Date of Birth: August 1999
Where now: A fully independent orphan (Icholta was slowly released INTO THE WILD from The David Sheldrick Wildlife Trust after living happily and thriving at Voi with the Partially Independent Orphans for many years.)
This sweet elephant is all grown up!
For more details (including latest updates) & photos of Icholta: Into the Wild : see them here at DSWT
& see Icholta’s photo gallery
For a look into the life of Icholta during her years at DSWT (from her very beginning in the Baby Elephant Nursery) see her Keeper’s Diary here which includes all of the latest entries of this now fully independent elephant orphan including encounters with Icholta by her human family and stable mates after her release INTO THE WILD.
They say she came from a beautiful place, although the area has since suffered from “the depredation of a burgeoning human population”. But at one time the flora and fauna thrived on the Marsabit Mountain and the mists rising from the forest floor on any given morning were magical. It was an idyllic place for an elephant herd to call home and this is where our little elephant Icholta was found.
But one day this baby elephant, so tiny and new, (her age was estimated to be no more than 6 weeks old & she still had a covering of “soft fuzz” all over her head and body) found herself alone, abandoned by her elephant family. It seems the curious little elephant had ventured out into a “drying waterhole” and became stuck. Unfortunately her mama had found it necessary to leave her calf behind when, it was reasoned, the herd could not “risk venturing in” to pull the baby elephant out.
So, this is how The David Sheldrick Wildlife Trust rescuers found Icholta (named after that dastardly waterhole), unequivocally stuck in place, her little trunk and limbs sunken in the mud. And she was already worn-out, weakened from the panic of her ordeal.
After her transport to the Nairobi Nursery, it was feared that Icholta “would not be able to pull through” as she was increasingly panicked over the separation from her elephant family. (This attributed to the decline in her health, especially during the months she was cutting her molars.) But with a little elephant angel watching over her as she received an abundance of love and care from her Keepers, not to mention the reassurance she felt from the other elephant orphans who surrounded her, little Icholta held on.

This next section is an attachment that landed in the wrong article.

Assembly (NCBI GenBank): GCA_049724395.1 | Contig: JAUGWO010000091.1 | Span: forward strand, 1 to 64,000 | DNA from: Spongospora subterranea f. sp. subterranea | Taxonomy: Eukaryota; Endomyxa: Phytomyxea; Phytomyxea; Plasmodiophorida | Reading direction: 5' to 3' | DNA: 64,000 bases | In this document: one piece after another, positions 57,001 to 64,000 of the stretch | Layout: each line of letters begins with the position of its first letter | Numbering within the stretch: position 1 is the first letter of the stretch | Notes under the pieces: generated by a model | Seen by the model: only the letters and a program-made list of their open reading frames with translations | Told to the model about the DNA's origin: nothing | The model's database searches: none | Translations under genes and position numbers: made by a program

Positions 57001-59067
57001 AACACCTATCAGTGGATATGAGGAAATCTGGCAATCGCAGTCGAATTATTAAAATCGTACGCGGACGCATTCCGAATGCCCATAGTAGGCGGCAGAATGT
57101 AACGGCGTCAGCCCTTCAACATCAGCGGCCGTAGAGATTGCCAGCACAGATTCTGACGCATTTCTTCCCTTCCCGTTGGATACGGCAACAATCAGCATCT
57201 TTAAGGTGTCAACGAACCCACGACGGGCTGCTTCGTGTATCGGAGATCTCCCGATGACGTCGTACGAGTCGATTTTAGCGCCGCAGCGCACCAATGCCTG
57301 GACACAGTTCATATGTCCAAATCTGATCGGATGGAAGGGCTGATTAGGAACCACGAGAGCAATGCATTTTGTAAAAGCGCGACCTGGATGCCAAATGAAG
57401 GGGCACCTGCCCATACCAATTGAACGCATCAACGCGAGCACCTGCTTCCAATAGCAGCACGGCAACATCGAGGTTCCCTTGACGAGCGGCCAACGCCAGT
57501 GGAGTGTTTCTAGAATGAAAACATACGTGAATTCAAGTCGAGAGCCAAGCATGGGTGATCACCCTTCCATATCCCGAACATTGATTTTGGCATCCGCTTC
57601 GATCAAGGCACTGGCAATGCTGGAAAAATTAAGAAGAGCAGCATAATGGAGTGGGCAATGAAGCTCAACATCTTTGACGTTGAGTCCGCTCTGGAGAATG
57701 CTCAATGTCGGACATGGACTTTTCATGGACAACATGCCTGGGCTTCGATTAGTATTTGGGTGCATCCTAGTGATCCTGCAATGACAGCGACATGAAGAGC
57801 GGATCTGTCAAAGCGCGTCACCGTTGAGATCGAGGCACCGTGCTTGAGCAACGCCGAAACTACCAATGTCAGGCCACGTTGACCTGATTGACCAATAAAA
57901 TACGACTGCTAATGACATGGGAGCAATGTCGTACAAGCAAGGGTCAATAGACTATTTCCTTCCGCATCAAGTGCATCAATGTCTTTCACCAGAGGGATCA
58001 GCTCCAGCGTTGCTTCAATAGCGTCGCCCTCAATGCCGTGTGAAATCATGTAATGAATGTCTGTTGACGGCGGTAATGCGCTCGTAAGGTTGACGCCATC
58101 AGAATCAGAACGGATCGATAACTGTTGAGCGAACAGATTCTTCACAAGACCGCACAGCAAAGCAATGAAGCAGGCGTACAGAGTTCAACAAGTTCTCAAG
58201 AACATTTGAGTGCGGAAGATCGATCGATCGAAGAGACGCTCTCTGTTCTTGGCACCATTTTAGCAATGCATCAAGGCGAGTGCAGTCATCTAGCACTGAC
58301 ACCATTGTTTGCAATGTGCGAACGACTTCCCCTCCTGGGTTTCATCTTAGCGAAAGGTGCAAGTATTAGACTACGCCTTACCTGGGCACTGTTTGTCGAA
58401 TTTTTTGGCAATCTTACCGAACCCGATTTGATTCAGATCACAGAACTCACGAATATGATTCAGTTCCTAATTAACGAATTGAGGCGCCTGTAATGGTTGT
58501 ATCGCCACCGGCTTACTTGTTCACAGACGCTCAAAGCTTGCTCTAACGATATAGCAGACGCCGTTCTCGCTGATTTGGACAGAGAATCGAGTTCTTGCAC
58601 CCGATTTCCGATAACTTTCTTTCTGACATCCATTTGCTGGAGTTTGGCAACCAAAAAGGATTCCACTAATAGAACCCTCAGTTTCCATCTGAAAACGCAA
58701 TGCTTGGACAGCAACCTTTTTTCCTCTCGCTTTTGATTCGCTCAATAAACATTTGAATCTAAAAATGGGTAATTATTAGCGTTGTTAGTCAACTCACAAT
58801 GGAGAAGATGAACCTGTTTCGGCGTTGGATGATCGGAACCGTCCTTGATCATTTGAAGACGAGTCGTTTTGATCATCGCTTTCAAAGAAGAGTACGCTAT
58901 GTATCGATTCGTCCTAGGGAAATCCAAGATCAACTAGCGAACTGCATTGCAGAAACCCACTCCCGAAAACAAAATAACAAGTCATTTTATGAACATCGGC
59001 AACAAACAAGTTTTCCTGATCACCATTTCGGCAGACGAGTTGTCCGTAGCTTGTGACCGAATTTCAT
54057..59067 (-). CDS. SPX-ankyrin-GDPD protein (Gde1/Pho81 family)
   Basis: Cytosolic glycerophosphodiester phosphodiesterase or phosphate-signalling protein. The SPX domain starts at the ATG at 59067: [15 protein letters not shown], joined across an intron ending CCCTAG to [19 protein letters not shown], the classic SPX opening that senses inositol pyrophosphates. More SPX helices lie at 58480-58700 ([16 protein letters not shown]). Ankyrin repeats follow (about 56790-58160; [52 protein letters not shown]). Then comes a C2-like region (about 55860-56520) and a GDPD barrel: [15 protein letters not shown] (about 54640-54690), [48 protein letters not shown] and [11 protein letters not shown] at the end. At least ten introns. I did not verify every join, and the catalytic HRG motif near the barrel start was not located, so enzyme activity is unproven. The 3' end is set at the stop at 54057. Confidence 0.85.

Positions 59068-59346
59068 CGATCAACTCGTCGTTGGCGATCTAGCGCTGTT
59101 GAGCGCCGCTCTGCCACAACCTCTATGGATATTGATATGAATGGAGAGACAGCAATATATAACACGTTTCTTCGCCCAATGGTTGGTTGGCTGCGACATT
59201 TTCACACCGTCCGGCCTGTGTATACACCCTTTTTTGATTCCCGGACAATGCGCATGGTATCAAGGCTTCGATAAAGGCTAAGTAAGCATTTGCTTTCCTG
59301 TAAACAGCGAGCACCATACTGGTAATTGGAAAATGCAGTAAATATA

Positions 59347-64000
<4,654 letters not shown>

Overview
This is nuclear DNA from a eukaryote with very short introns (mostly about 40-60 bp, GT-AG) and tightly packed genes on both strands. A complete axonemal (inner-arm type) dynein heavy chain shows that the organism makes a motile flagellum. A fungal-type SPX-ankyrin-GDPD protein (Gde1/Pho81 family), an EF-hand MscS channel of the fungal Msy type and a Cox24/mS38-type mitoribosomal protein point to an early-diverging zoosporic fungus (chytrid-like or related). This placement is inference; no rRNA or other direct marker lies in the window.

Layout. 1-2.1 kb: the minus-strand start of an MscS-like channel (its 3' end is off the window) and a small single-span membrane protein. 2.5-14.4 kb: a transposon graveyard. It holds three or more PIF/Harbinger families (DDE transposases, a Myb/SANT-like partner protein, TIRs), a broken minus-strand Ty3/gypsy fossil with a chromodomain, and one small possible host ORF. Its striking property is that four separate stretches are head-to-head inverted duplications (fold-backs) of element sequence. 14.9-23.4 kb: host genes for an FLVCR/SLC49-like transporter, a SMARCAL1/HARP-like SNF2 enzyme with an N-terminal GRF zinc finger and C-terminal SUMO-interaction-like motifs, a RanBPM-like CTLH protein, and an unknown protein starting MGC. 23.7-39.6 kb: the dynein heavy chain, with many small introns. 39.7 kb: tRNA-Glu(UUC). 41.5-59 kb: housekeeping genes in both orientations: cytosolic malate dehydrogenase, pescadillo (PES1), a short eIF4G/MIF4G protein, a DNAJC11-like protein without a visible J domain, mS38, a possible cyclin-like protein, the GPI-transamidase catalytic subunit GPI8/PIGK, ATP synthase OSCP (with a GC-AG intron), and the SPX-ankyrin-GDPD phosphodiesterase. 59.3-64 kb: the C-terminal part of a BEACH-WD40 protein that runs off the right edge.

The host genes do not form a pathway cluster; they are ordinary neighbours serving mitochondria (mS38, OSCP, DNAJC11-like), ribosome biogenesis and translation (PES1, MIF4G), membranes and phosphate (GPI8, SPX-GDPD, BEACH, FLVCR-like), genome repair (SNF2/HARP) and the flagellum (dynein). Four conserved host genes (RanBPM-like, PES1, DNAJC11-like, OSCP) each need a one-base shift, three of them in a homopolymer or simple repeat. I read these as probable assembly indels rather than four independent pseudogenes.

Soon the orphaned elephant began to thrive and feel joy again. Icholta would splash and play in her mud hole alongside her new family until she was called out by her Keepers telling her it was time to go back to the stables, her new home. (Ironically the one fateful habit that got her into trouble “in the first place,” her “passion for water” and mud baths, never left her. She continued to enjoy such endless dips in the muddied waterholes.)
And so the tiny elephant grew into a “loving” soul with an easy & “charming disposition”. Her charges even made note of her quite “beautiful face”. Her eyes were the darkest brown “fringed with extra long lashes”, a little showgirl, that’s what she was! Who would think that one day she would be chosen and featured in famous wildlife photographers book**? That she was, and if you get ahold of a copy it would make an elephant, especially Icholta, beam with pride!
When it was her time to say goodbye to her family at the David Sheldrick Wildlife Trust, she did as so many others among her “Nursery mates” have done before her. She was grown now, ready to accept responsibility for herself. It was time for her to join another, yet familiar, elephant herd.
Yet this elephant knew that the DSWT would always remain in her heart, and really, she would never be very far away. It was just… so long, for now.
(The herd she would join was made up of former DSWT orphans, the whole lot of them. There was Matriarch Emily and her longtime “Nursery mates from infancy” Laikipia, Lolokwe and Edie who have continued to “remain by her side” through thick and thin.)
Icholta knew she would return time and again (one time bringing news of a delivery of the most precious kind) to visit her old stable mates and human friends. For this is an elephant’s way to thank her “human family whom she has never forgotten“, for giving her the life that she has now. For giving her the very chance to have the life of an elephant roaming free in the wild again.
To learn more about The David Sheldrick Wildlife Trust’s (DSWT) Fostering Program and how to Adopt Icholta click here.
Watch YouTube Video of Wild Orphans from the book by Gerry Ellis of the same name.
See also Marsabit National Park Wiki to learn more about the claim to fame of the herd of elephants (Icholta’s direct descendents) that once lived there.